We have previously talked about backing up computers running Ubuntu and Windows. But if you are a macOS user and you want to automatically back up your files to Koofr, today is your day. The best way to create a backup is to store it in a different physical location, and Koofr is an ideal solution for that.
So, what do I need to create a backup on macOS?
A macOS computer
Some files to backup. It may be your precious holiday photos, a draft of your next best-selling novel or important documents of your small business.
Backup software. We will use Duplicati, which is a free, open-source backup solution with many features.
- A Koofr account. You can get it for free here.
(1) Let's prepare
First, get your free Koofr account if you do not have one yet. You will need it later. Then, download the correct installer from the Duplicati webpage. To do that, click on Download Duplicati 2.0 for your operating system, select the latest release and find a .dmg file under Assets. Download the .dmg file to your computer and install it. Open and drag Duplicati into Applications.
You’ll get a warning: “Duplicati requires the Mono Framework version 3.0 or later.”. Download and install Mono Framework and repeat the drag of Duplicati to Applications. You’ll get another warning because Duplicati was not downloaded from the official App Store. Click on Open to confirm you are OK with opening it anyway.
When this part of the process is done, you can set up the backup. To do that, follow the steps below.
(2) Setup the backup
Now that we checked off all the prerequisites, it is time to set up the backup. Run Duplicati – you can find it in Finder under Applications - and it will open in your preferred browser.
Select Add Backup, then check Configure new backup, and finally click Next.
Select a name for your backup, select the encryption type and set the passphrase. You are free to choose any name for your backup that suits you; we will use My Backup here. Once you have named the backup, move on to the encryption type. We suggest you leave the encryption on AES-256 encryption, built-in.
Once you set your passphrase, your data will be encrypted before being sent to the backup destination, ensuring that you and only you can read this data. Choose a strong passphrase and make sure you store it in a safe place (like in your password manager)! Keep in mind that there's no way to restore your backup if you forget your passphrase. Continue by clicking Next.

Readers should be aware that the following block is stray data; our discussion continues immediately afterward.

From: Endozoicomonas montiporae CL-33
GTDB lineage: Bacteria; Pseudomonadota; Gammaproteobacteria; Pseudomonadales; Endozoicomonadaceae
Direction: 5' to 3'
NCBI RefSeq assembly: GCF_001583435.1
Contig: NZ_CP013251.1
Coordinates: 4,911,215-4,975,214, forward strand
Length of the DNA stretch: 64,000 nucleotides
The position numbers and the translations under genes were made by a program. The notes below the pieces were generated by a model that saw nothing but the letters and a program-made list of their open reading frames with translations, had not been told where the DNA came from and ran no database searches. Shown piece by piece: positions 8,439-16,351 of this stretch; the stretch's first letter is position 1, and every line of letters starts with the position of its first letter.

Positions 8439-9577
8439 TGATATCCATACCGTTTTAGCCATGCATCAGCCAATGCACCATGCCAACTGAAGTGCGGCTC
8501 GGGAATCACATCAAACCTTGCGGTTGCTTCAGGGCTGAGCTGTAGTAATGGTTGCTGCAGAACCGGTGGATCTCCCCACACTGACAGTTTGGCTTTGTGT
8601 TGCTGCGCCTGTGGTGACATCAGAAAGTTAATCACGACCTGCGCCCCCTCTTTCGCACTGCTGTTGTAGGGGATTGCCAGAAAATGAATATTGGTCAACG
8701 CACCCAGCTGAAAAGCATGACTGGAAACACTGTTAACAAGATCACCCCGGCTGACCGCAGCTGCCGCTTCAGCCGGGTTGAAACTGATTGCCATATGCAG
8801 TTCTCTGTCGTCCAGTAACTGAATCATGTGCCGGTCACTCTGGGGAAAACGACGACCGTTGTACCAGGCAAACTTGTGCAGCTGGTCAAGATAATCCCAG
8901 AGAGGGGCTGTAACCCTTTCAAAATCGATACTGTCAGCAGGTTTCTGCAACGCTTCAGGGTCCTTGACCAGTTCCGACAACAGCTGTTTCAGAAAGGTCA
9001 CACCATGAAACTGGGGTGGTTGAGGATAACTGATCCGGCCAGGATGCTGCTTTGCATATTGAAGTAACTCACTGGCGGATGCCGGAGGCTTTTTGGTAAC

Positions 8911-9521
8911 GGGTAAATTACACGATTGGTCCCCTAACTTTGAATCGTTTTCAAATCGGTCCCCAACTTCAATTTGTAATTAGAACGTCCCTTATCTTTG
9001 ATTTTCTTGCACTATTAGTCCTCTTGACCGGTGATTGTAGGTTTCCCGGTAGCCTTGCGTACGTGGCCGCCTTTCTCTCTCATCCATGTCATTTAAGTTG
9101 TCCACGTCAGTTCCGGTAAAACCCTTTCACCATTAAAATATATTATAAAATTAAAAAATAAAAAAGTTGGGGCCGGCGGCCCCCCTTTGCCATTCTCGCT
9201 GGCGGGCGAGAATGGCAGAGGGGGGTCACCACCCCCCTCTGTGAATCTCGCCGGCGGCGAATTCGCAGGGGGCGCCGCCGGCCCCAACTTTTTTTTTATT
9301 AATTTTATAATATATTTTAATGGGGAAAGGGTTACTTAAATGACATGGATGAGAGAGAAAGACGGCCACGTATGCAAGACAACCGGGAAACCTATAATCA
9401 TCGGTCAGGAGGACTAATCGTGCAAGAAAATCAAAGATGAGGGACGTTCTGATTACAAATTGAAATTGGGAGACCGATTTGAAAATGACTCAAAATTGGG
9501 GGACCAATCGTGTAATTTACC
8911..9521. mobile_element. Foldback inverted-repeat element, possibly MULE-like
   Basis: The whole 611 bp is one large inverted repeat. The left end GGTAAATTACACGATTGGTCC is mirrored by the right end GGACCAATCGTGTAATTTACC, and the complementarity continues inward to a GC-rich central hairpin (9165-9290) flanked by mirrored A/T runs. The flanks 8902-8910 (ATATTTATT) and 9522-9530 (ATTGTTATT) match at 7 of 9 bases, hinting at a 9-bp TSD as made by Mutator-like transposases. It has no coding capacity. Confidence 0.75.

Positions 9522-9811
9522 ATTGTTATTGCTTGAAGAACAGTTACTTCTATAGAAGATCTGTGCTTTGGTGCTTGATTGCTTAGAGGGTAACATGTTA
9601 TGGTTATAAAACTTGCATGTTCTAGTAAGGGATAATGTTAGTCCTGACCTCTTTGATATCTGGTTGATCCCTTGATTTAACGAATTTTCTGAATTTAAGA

Now you need to choose where to store your backup. Since Koofr provides a WebDAV interface, select WebDAV option from the drop-down list.
In the next step, check the SSL box. You need to enter app.koofr.net in the Server and port field and for Path on server enter dav/Koofr/My Backup. The path must start with dav/Koofr/ and the last part My backup is the name of the folder where the backup will be stored. You can choose any folder, but we decided to use the same name as we used for the backup name in the first step.
As far as passwords go - we strongly suggest that you generate a separate password just to use it with the Duplicati backup. Our video tutorial can help you do that.
So, in Username and Password fields enter your Koofr username and the password that you generated through the Koofr password generator. You can do this in Koofr account settings, under Preferences in the Password tab.
Once you've entered your username and password, click Test connection. If you've done everything right, you should see a notification like the one below. If not, check the steps above again and make sure you have entered the correct credentials.
You’ll get a warning before a MyBackup folder is created in your Koofr account. Click Yes to allow it.
After you've tested the connection, click Next. In this step, you'll have to choose the source of files you want to back up.
Once you are sure that you checked all locations you want to backup, proceed to next step – Scheduling. Choose your preferred time for backups – we advise you back up at a time when the computer is less likely to be heavily used and to make backups regularly, at least once a week if not daily.
Click next, and you will land among some more settings - General options. As Duplicati uploads the backups in chunks, the upload volume size determines the size of a single uploaded chunk. The default of 50MB suits most home user connections, but you might want to lower this to a few MB if you are on a slow internet connection.
The last option determines how many backups will be kept on Koofr - the more backups you keep, the further back in time you will be able to go when you want to restore. However, the more backups you keep, the more space on Koofr will be used. Keeping two weeks worth of daily backups or three months worth of weekly backups seems a good choice for a home user.
In the last screen, you are presented with a summary of the configuration if you click on the arrow next to the name of your backup, but the only important thing to do is to Run the backup now.
You can see the status of the backups in the Duplicati application in your browser. If you check the details, you can also see possible warnings and errors under Reporting of a specific backup.
And this is it, we're done!
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